Are Journalists ‘Anti-Authoritarian’ as They Seek to Banish Conservative Views?

On Friday, Associated Press media reporter David Bauder looked at recent internal newsroom debates that went public, “Journalists taking the critical gaze they deploy to cover the world and turning it inward at their own employers.” He cited Uri Berliner’s essay on NPR, NBC dumping RNC chair Ronna McDaniel, and a fight at The New York Times over a story on sexual assault by Hamas. 

Journalism as a profession attracts people who are anti-authoritarian, who see themselves as truth-tellers. Many believe the way to make an organization better is by criticizing it, said Tom Rosenstiel, co-author of The Elements of Journalism and a professor at the University of Maryland.

“We’re taught to hold power to account,” said Kate O’Brian, president of news for the E.W. Scripps Co.

There’s one difference in these controversies: Berliner was basically forced out for exposing the Left. The other controversies were the Left enforcing their wokeness. Bauder summarized that “NPR management says he is wrong. But Berliner quickly became a hero among conservatives who hold the same belief.” The AP reporter doesn’t identify most of the rebels in these controversies as leftists enforcing a new ideological hard line (that Berliner was protesting): 

A generational change also has emboldened many young journalists. In his own classroom, Kaplan sees more young journalists questioning traditional notions of objectivity that keep them from expressing opinions. Many believe they have the right to state their beliefs and support causes, he said.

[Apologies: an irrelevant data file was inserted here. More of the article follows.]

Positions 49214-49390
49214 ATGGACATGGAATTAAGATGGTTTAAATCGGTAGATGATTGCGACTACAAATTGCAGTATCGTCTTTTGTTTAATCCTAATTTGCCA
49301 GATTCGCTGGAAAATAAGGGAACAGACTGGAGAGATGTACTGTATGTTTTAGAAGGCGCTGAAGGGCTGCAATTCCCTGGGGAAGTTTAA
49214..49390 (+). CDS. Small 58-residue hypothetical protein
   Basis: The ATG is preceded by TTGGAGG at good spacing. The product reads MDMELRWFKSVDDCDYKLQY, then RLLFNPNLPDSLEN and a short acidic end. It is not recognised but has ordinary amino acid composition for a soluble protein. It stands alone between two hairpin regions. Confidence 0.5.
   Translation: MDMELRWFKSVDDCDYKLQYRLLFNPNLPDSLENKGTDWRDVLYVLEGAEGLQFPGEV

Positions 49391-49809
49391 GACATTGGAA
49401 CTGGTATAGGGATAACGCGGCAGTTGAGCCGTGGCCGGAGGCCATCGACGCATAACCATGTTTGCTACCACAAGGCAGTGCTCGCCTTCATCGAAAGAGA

“Now you have journalists that are advocates,” Rosenstiel said. “That reflects something of a culture war that is happening inside of journalism.”

Debates over coverage of the Trump administration had a similar galvanizing effect.

“There are some journalists who say, ‘I’m not interested in covering conservatives because they are not interested in the truth,’” Rosenstiel said.

See? There it is. The Woke Left doesn’t believe in debates. They call it “bothsidesism” and insist debates be shut down, that contrary opinions somehow make “marginalized” people feel “unsafe.” Are these journalists “anti-authoritarian” when they only want one side to be published? They clearly believe conservatives should become the “marginalized,” now and forever.

This was what happened when New York Times staffers had a fit over their newspaper posting an op-ed by Sen. Tom Cotton on using National Guard troops to suppress violent rioting. 

One of the most prominent thinkers on this issue, [leftist] journalist Wesley Lowery, has written that some defenders of objectivity are more interested in inoffensiveness and appearance, less so on journalistic rigor.

In pursuing objectivity, we silence the marginalized,” a Harvard student, Ajay V. Singh, wrote at the height of the debate. “In silencing the marginalized, we tip the narrative of ‘truth’ into the hands of the powerful.”

The logic there is bizarre: quote conservatives, and you “silence” someone else? Wesley Lowery wrote a book with a conspiracy-theory title, They Can’t Kill Us All. In Lowery’s world, he thinks no one should be allowed to protest they don’t want him dead, they just oppose his paranoid views. When you represent “racial justice,” then you can intimidate journalists out of quoting the “anti-justice” side.

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